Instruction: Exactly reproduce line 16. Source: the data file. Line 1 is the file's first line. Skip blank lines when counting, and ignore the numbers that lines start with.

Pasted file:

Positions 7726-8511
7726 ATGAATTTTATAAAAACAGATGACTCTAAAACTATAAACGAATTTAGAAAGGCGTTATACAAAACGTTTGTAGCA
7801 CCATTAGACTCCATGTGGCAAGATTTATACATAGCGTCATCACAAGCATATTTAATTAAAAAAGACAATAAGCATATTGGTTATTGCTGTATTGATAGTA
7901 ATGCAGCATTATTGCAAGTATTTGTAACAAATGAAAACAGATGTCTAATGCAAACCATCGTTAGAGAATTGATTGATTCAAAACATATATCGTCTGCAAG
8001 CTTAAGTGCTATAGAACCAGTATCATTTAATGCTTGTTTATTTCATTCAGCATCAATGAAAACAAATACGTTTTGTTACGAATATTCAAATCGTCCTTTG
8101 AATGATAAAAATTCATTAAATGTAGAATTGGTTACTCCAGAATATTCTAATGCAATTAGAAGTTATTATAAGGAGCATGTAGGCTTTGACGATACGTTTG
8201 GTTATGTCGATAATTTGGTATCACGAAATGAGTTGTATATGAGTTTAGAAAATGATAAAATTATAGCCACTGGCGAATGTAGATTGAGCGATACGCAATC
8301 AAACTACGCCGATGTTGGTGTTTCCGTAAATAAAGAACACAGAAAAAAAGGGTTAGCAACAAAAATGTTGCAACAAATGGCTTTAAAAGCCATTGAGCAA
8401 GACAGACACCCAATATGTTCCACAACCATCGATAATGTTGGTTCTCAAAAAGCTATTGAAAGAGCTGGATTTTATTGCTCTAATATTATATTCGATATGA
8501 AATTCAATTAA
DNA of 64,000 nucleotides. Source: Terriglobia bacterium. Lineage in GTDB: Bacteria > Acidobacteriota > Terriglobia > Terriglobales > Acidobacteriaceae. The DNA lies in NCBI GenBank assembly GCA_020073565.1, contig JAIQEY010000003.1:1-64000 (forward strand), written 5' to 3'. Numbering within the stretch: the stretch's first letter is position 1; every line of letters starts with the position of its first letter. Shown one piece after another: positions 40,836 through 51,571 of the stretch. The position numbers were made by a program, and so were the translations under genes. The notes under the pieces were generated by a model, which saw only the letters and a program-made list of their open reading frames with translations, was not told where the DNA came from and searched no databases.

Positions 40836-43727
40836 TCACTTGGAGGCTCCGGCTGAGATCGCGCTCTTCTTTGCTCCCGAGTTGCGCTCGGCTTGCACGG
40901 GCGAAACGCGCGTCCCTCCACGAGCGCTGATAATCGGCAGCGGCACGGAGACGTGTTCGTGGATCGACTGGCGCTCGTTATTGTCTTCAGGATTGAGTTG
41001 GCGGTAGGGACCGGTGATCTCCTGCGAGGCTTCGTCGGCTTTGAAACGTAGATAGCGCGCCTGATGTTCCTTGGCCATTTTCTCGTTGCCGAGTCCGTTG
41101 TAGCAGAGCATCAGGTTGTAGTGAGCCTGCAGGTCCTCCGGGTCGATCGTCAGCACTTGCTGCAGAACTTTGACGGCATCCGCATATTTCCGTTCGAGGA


41101 TAGCAGAGCATCAGGTTGTAGTGAGCCTGCAGGTCCTCCGGGTCGATCGTCAGCACTTGCTGCAGAACTTTGACGGCATCCGCATATTTCCGTTCGAGGA